Anyone allergic to birch and other tree pollen often responds to certain foods due to a cross-reaction.

Woman with apple - Cross-reactions - aha! Swiss Allergy Centre - Info on allergies - © Image: iStock_000016313550XSmall

This cross-reaction (or pollen-associated food allergy) can be explained by the fact that pollen and food allergens are similar in structure and so are mistaken for each other by the immune system. Sufferers generally have mild symptoms such as itching, redness and mild swelling in the mouth and throat.

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What is a cross-reaction?

In this form of food allergy, the respiratory tract (nose, lungs) first becomes sensitised to birch pollen, for example. Because the protein structures of inhalation and food allergens are similar, this results in a cross-reaction, or pollen-associated food allergy.

Birch pollen-nut-pip fruit or mugwort-celery spice syndrome are common examples of a cross-reaction. Therefore someone who has become sensitised to birch pollen may also have an allergic reaction to apples and nuts and vice versa.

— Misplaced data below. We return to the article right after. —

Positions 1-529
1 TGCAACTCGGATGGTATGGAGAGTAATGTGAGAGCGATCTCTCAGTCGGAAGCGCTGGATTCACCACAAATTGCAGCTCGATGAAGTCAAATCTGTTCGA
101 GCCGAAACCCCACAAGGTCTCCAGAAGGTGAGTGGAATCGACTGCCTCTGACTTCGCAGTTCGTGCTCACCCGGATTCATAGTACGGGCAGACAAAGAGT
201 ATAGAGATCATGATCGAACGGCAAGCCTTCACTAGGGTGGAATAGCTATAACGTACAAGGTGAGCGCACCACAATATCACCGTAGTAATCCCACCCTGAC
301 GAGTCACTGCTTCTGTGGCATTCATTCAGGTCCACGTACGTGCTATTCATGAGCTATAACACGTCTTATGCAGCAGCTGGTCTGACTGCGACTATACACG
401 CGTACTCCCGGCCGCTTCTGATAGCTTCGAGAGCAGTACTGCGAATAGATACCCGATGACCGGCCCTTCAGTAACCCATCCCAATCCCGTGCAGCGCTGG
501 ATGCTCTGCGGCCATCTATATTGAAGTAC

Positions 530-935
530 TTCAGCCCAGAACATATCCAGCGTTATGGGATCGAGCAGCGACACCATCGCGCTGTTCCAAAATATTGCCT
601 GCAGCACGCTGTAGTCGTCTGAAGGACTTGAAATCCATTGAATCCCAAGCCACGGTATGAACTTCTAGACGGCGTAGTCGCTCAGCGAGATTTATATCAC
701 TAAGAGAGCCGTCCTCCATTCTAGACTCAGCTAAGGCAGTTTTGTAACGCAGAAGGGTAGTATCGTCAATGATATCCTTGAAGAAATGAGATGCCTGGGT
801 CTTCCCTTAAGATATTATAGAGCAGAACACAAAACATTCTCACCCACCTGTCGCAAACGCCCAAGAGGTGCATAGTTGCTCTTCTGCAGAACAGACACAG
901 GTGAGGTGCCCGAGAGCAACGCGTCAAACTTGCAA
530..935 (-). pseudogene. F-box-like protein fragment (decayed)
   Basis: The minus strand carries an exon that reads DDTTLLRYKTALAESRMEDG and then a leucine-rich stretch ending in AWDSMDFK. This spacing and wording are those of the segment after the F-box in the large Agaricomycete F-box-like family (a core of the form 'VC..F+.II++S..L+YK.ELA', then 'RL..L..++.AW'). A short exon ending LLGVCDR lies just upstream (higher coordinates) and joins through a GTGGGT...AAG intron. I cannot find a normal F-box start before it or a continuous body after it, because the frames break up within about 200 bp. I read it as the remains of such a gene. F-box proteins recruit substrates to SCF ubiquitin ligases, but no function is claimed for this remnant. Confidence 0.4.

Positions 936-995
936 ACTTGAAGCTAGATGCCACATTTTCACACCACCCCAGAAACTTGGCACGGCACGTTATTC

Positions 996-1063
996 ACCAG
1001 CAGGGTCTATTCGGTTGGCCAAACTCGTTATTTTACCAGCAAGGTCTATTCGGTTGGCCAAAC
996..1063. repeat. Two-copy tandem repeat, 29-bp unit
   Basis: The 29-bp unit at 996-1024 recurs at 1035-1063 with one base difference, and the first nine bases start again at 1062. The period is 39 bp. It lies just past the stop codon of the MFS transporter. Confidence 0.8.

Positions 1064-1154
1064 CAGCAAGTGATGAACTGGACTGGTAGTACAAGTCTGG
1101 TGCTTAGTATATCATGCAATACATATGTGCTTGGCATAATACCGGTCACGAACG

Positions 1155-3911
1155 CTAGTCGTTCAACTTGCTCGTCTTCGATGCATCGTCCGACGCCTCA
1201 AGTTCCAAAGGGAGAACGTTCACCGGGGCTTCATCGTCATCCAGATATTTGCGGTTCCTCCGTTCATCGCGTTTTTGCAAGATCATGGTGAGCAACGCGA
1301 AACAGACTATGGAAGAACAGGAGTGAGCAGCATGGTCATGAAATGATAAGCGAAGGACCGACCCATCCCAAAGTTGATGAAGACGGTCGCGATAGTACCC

There are other respiratory tract allergens apart from pollen that may cause a cross-reaction to foods, e.g. latex (natural rubber), animal allergens (e.g. cats, birds) and house dust mites.


How can a cross-reaction be identified?

Sufferers from pollen allergy who experience a tingling in the palate, burning and itching in the mouth area and lips or even develop swelling affecting the face when eating certain foods should consider that they may have a cross-reaction.

How can they be prevented?

Anyone who notices tingling/burning in the mouth or throat should no longer consume the food concerned. Admittedly, a lot of proteins are destroyed by cooking and heating and the food can be eaten again. A frequent recommendation is to eat only small amounts of the food in question. Occasionally pollen therapy by means of desensitisation will also relieve the food allergy.

What are the most common cross-reactions?

Around 70 per cent of people who suffer from tree pollen allergies are found to have cross-reactions with foods. Cross-reactions are less common with other types of pollen and respiratory tract allergens. The following are typical:

Birch, alder, hazel pollen (january–april)

Stone and pip fruit (apples, pears, plums, apricots, cherries, etc.), hazelnut, walnut, almonds, tomatoes, carrots, celery, mango, avocado, fennel, kiwi fruit, lychee

Mugwort pollen (Artemisia vulgaris) (july–August)

Celery, carrots, fennel, artichokes, camomile, pepper, mustard, dill, parsley, coriander, caraway, aniseed, sunflower seeds.

House dust mites

Prawns, lobster, langoustine, crab, snails


Avocado, bananas, sweet chestnut (vermicelli, roasted), kiwi fruit, papaya, figs, paprika

Bird feathers

Chicken eggs (yolk)

Editors: aha! Swiss Allergy Centre in co-operation with the Scientific Advisory Board. For prevalence figures, see source references.

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